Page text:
Cybercrime is becoming increasingly common. An increasing part of our lives takes place online. Therefore, cybercrime is increasing and adapting to developments. It comes in all shapes and sizes. Cybercriminals place a virus, for example, or steal money or personal data. This can have major consequences.

Think ahead

  • Never just click on any link. Check the sender's email address first (information in Dutch only).
  • You do not trust it or get an unexpected payment request? Call the sender first or talk to someone you trust.
  • Never give your login details to others.
  • Use a different password for each website. Use a password manager to store your passwords and preferably one that can create strong passwords.
  • Where possible, set up two-step verification for logging in  (information in Dutch only). By logging in in two steps, you add an extra security layer to your WhatsApp, email account or the apps you use. 
  • Always install available software updates on your laptop, tablet and smartphone.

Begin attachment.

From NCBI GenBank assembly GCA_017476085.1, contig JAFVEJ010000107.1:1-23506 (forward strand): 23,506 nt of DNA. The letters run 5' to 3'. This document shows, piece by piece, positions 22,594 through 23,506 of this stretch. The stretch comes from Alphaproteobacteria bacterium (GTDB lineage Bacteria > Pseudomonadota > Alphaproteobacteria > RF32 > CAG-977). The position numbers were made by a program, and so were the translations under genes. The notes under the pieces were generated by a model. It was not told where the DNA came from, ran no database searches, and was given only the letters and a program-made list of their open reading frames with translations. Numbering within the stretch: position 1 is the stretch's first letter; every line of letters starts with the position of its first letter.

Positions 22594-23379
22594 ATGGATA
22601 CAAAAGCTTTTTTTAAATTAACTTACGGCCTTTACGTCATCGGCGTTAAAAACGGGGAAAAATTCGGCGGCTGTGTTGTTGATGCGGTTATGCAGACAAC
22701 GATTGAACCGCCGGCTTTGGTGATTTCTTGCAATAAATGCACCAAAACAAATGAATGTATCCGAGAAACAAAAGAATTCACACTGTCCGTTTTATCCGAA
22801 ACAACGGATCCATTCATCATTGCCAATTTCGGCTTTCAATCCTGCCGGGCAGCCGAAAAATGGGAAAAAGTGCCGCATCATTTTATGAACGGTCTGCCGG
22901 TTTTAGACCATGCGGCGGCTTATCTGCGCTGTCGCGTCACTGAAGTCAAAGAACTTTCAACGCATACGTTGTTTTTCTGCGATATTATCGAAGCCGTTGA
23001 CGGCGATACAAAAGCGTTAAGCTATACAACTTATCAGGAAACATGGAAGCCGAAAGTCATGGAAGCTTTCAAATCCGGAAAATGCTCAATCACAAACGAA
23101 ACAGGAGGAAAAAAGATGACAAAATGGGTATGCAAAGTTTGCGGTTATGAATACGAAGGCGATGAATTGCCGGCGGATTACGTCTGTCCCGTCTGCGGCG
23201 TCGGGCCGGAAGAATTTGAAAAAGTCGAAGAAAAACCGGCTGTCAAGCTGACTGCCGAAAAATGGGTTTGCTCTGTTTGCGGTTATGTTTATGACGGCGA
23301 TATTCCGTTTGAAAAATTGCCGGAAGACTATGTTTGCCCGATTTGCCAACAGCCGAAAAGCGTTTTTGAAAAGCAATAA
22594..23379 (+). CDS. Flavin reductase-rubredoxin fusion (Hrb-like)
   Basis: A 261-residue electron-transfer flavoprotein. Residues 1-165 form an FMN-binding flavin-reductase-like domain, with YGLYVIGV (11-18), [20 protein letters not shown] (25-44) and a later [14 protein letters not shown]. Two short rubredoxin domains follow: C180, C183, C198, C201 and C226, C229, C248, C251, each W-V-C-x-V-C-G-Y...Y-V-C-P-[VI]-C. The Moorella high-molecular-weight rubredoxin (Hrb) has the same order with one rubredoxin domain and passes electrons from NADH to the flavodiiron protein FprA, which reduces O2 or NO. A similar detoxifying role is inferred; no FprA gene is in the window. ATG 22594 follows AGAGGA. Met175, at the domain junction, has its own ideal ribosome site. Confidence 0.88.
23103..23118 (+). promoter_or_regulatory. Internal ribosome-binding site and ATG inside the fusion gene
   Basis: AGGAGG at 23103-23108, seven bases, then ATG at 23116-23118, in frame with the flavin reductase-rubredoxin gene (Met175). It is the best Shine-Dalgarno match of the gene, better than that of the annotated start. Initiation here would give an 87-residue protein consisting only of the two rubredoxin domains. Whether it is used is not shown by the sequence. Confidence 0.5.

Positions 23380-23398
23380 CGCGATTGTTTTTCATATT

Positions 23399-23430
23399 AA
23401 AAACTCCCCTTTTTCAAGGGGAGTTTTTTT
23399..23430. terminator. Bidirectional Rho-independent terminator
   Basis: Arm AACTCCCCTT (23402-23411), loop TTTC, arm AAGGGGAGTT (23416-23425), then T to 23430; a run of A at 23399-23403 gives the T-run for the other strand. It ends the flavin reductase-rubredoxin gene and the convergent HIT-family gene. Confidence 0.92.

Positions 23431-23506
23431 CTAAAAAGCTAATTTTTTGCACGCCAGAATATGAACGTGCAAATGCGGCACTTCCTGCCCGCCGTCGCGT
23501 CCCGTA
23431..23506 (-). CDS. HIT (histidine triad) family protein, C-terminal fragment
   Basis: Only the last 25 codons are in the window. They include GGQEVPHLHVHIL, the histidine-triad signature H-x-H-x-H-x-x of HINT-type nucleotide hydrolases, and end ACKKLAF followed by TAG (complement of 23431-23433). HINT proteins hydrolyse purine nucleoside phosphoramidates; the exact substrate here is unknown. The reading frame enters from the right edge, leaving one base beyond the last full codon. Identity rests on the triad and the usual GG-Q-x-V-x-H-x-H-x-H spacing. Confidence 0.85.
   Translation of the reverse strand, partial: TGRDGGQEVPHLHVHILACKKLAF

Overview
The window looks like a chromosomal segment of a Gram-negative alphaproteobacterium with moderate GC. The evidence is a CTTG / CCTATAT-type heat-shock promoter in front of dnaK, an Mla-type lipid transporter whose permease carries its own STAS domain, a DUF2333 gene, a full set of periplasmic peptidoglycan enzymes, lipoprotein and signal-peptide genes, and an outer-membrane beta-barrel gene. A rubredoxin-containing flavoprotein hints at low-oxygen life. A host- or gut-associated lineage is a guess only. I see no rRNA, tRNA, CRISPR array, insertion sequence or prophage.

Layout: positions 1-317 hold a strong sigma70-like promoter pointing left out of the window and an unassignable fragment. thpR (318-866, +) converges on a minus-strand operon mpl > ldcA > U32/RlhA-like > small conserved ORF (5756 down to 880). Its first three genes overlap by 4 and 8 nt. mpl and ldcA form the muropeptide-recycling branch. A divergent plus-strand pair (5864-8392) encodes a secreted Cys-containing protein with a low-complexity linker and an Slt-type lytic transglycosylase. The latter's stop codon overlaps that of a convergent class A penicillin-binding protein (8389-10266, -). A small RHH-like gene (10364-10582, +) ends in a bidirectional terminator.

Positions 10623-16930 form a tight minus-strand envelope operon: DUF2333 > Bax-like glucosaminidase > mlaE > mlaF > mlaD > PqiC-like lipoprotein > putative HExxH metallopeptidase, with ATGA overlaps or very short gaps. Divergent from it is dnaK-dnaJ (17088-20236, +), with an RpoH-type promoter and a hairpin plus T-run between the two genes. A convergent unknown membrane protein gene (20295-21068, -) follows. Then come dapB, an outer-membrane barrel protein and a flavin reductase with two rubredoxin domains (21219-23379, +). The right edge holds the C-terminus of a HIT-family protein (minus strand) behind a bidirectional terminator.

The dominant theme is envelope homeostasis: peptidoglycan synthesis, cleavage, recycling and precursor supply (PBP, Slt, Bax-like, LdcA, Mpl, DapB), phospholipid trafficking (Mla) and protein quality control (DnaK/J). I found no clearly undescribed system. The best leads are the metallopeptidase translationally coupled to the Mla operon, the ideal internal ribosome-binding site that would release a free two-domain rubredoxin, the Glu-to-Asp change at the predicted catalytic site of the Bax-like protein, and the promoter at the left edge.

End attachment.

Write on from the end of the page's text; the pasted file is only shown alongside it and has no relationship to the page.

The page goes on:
• Install an anti-virus programme on your computer.
  • Back up regularly to an external hard drive.
  • Only connect to trusted Wi-Fi networks, so not on public networks at stations, airports and cafes, for example.
  • Do not keep copies of your passport, driving licence, bank card, credit card on your phone or laptop and do not share personal data or bank details by e-mail.
  • Need to share a copy of your passport or identity card? Do this in a secure way. You can find out how here: How to make a secure copy of my identity document with the KopieID app.
  • Use an access code for your phone and turn on the 'Find my device' option in case you lose your phone, tablet or laptop.

Still a victim?

Are you still a victim of cybercrime? Then report it to the police via 0900-8844 or at a police station. You can also report some forms of cybercrime online.

Government actions

Police and judiciary are given more powers to tackle cybercrime, for example, to track down hackers.

  • The police are also recruiting new staff to tackle cybercrime.
  • Cybercriminals in the Netherlands can expect a high penalty.
  • Banks and other financial institutions must comply with laws and regulations to properly secure their digital systems.